A study published in Nature – International Journal of Science confirms that individuals with extra copies of chromosome 21, as found in individuals with Down syndrome, have genes that block certain types of cancer growth. This may have far-reaching implications in the therapies we use to treat cancer.
Most types of cancer are rare in individuals with Down syndrome and they are shown to have a far lower mortality rate than those in the general population.
Late cancer researcher Judah Folkman, MD, who founded the Vascular Biology Program at Children’s Hospital Boston, first proposed that these individuals may benefit from an extra gene that blocks angiogenesis (or the development of certain blood vessels that create an environment for cancer growth), as they are also less likely to develop other diseases related to this same type of growth, such as macular degeneration.
This study confirms Dr. Folkman’s theory and provides new insight for the development of specific, targeted treatments. The research proved that the same cells in both mice and humans followed the same type of angiogenesis suppression, meaning they might point to a new and exciting type of cancer therapy.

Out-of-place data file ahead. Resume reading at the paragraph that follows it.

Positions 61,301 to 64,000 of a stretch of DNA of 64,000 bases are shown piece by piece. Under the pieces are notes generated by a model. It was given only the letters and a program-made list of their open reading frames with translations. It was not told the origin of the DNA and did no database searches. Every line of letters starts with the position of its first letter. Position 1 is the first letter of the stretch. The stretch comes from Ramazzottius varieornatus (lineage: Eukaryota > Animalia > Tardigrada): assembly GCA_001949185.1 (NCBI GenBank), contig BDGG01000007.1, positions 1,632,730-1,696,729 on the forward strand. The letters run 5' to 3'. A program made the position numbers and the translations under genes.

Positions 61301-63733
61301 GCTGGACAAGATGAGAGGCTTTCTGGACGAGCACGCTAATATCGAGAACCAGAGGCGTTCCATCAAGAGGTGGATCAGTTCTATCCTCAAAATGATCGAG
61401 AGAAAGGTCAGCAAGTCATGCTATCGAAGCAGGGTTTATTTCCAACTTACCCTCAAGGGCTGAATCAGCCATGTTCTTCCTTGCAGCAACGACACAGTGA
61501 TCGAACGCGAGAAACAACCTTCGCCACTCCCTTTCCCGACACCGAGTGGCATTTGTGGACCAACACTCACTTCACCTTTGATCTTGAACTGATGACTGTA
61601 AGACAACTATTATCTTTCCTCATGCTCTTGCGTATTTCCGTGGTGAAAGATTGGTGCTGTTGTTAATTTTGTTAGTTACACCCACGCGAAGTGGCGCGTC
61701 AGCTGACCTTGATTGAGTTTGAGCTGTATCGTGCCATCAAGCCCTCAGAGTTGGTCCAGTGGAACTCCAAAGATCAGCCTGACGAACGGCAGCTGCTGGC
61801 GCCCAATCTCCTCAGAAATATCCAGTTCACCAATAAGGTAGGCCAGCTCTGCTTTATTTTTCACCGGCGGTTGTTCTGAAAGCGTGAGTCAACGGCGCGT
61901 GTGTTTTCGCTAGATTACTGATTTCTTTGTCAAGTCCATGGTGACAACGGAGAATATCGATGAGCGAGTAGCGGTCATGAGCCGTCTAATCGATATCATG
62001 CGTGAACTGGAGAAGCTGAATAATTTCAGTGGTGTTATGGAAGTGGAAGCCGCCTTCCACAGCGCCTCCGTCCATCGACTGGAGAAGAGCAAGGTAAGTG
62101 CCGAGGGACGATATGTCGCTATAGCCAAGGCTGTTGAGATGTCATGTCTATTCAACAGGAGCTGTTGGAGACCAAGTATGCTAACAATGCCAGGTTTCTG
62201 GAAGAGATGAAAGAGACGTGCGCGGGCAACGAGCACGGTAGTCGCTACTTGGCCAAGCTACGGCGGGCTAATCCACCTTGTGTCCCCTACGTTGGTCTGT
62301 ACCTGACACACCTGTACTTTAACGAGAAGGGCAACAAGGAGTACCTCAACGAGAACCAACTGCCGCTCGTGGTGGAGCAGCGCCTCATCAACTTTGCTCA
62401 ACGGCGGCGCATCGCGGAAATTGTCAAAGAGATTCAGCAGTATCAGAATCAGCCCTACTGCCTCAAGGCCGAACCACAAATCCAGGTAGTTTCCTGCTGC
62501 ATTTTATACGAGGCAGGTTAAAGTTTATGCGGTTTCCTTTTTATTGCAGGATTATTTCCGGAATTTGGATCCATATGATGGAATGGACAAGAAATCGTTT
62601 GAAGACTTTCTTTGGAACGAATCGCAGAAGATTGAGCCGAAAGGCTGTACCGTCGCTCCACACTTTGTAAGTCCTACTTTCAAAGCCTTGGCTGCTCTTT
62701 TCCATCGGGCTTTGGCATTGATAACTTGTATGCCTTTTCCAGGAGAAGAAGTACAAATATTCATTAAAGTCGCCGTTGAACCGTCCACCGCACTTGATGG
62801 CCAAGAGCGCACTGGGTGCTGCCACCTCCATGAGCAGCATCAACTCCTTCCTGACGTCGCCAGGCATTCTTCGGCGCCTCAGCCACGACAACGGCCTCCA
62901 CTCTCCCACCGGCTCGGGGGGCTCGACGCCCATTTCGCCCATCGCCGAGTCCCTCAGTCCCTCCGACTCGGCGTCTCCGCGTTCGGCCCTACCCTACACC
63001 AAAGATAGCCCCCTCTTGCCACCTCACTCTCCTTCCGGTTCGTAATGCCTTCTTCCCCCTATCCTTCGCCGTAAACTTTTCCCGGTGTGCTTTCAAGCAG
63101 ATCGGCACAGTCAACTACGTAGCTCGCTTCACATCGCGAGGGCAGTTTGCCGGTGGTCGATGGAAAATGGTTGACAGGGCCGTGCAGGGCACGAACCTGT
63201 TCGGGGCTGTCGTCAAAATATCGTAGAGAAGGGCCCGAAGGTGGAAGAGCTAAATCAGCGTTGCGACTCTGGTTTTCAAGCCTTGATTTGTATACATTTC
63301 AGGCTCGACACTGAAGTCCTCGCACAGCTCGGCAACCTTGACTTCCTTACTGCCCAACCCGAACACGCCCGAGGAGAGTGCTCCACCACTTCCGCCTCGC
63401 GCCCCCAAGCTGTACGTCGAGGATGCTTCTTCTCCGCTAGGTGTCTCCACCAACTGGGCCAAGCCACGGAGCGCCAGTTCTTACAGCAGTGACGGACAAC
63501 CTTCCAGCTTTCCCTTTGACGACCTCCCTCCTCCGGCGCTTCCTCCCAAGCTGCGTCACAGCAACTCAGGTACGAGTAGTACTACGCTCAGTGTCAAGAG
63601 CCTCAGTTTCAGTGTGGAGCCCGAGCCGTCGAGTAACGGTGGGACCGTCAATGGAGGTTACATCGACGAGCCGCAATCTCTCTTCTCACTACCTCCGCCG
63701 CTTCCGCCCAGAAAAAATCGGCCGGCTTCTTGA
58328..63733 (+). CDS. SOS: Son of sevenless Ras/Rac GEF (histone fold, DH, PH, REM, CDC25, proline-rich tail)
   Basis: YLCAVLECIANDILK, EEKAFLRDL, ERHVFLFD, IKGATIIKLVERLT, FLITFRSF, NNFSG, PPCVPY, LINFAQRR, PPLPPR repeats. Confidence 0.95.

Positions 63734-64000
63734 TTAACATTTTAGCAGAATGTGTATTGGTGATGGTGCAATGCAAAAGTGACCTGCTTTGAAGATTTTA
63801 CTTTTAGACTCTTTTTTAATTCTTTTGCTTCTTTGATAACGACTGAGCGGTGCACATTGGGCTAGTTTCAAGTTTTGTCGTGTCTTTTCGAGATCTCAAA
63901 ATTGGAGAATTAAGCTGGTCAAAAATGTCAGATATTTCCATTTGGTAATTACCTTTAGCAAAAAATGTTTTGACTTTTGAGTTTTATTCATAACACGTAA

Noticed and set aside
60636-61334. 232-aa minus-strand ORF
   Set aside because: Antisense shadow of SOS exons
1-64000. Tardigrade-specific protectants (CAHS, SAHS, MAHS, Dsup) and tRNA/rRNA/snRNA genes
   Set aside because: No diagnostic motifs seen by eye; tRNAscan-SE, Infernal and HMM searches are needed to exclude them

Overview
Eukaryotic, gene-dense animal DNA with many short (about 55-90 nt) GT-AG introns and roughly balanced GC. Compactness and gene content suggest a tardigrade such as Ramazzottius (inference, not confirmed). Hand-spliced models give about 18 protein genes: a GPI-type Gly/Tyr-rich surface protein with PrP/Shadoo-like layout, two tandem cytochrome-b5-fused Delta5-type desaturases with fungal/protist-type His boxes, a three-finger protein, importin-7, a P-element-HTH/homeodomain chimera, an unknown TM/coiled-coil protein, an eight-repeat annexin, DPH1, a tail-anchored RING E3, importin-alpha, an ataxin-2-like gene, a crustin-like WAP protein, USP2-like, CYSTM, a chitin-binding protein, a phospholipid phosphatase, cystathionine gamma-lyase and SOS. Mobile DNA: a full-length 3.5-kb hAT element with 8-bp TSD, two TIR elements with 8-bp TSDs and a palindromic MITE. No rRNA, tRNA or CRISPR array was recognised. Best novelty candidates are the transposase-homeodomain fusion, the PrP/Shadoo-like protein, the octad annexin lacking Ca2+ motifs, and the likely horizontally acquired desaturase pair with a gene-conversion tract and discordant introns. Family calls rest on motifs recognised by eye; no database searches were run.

NACD has been dedicated over the last several decades to addressing issues that impact children and adults with Down syndrome. We seek to change public opinion as well as the opinions of parents and professionals about their potential. Studies like this just confirm what we have always known—that these individuals have many undiscovered gifts to offer and uncover.
- Kwan-Hyuck Baek, Alexander Zaslavsky, Ryan C. Lynch, Carmella Britt, Yoshiaki Okada, Richard J. Siarey, M. William Lensch, In-Hyun Park, Sam S. Yoon, Takashi Minami, Julie R. Korenberg, Judah Folkman, George Q. Daley, William C. Aird, Zygmunt Galdzicki & Sandra Ryeom. Down’s syndrome suppression of tumour growth and the role of the calcineurin inhibitor DSCR1. Nature, 2009; DOI: 10.1038/nature08062
- Children’s Hospital Boston. “Why Do People With Down Syndrome Have Less Cancer? Research In Mice And Human Stem Cells Suggests New Therapeutic Targets.” ScienceDaily. www.sciencedaily.com/releases/2009/05/090520140359.htm (accessed June 18, 2018).